© 2018

Nanotechnology, Governance, and Knowledge Networks in the Global South


  • Attempts to go beyond taking a neutral focus on knowledge networks by proposing a new perspective to analyze them as being dynamic

  • Highlights the agency and dynamic capacity of non-state actors and the ways in which they affect networks

  • Analyzes the different sources of power shaping nanotechnology, reveals the tensions and asymmetries in transnational nanotechnology networks, and presents evidence of shifting power in nanotechnology networks


Table of contents

  1. Front Matter
    Pages i-xiii
  2. Marcela Suárez Estrada
    Pages 1-10
  3. Marcela Suárez Estrada
    Pages 67-87
  4. Marcela Suárez Estrada
    Pages 89-95
  5. Back Matter
    Pages 97-101

About this book


The seemingly unlimited technological potential of nanotechnology brings with it new practices of governance, networking, and exercising power and agency. Focusing on scholars in the Global South, this text covers nanotechnology discourses, imaginaries, and materialities as they circulate and interact within governance knowledge networks. Rather than adapt their actions to existing governance mechanisms and science, technology, and innovation policy, researchers use the imaginary of nanotechnology to create new symbolic and material incentives, thus shaping its governance. By tracing the constantly shifting asymmetries of knowledge and power, the book offers fresh insights into the dynamics of knowledge networks.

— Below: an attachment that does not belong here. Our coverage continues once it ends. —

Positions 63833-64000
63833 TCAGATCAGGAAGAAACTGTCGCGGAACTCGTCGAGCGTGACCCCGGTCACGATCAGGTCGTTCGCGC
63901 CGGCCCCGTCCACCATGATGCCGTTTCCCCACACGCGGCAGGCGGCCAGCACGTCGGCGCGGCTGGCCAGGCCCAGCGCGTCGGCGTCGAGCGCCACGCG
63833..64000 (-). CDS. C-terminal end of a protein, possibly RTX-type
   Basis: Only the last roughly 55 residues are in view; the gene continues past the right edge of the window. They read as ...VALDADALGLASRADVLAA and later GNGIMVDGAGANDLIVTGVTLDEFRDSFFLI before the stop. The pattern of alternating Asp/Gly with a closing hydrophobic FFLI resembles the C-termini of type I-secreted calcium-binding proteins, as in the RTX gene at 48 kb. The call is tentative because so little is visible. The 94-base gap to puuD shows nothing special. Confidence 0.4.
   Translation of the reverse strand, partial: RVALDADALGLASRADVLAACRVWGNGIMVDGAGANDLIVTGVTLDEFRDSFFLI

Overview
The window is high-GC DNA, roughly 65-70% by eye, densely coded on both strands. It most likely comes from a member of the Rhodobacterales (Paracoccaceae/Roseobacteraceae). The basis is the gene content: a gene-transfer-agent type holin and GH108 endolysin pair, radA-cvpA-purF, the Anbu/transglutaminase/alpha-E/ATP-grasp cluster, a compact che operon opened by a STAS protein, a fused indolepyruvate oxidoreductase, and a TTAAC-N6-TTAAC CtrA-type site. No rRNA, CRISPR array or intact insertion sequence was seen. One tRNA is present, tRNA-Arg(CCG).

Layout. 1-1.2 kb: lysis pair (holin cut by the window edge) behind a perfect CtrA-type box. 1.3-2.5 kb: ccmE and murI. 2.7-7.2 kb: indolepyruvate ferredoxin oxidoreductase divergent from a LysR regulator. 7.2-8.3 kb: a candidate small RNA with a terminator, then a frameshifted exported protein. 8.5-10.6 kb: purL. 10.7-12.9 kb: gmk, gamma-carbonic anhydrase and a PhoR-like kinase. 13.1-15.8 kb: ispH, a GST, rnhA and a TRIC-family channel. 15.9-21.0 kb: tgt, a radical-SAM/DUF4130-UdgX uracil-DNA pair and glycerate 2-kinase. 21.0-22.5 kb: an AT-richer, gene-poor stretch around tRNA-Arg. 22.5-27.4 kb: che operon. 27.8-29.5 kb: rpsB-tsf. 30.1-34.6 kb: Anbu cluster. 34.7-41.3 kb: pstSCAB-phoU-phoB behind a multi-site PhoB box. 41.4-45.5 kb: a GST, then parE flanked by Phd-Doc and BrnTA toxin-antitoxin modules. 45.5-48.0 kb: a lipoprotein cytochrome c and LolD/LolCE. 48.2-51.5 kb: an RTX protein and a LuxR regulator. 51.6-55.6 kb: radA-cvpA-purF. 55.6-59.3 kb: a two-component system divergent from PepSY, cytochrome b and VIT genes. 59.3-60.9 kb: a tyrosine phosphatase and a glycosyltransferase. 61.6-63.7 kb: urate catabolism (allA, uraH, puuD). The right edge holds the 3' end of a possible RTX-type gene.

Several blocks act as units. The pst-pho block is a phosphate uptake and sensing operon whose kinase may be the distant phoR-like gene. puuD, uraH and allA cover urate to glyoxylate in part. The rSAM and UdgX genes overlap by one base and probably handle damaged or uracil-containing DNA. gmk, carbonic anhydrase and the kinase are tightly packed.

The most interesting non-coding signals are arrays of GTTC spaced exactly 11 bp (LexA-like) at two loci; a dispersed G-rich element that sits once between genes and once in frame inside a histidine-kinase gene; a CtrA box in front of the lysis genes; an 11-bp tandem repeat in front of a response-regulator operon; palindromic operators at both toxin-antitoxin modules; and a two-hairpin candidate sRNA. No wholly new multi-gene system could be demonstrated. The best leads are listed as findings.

Nanotechnology Science and Technology Studies Knowledge Networks Transnational Knowledge Networks Mexico Innovation Policy Policy Incentives Asymmetries of Knowledge

Authors and affiliations

  1. 1.BerlinGermany

About the authors

Marcela Suárez Estrada is a research fellow and lecturer at the Lateinamerika-Institut at Freie Universität Berlin, Germany. 

Bibliographic information


“This is a great new take on knowledge networks: that they are not floating freely in the air, but are situated in space, full of asymmetric power relations, blocking and excluding as much as sustaining the making of knowledge. Yet they are not structurally fixed, instead representing the dynamic outcome of constant negotiation and contestation. After this book, knowledge networks will no longer be the same!” (Jan-Peter Voß, Assistant Professor of Sociology, Technische Universität Berlin, Germany)

“This book makes a welcome contribution to STS scholarship by analyzing the dynamics of knowledge networks of nanotechnology from the perspective of the Global South. It persuasively proposes a new stage in the analysis of networks of governance—conceiving them as complex phenomena in terms of the asymmetries, representations, and discourses in constant motion in the exercising of power by scientists.” (Hebe Vessuri, Principal Researcher at the IPCSH, CONICET, Argentina)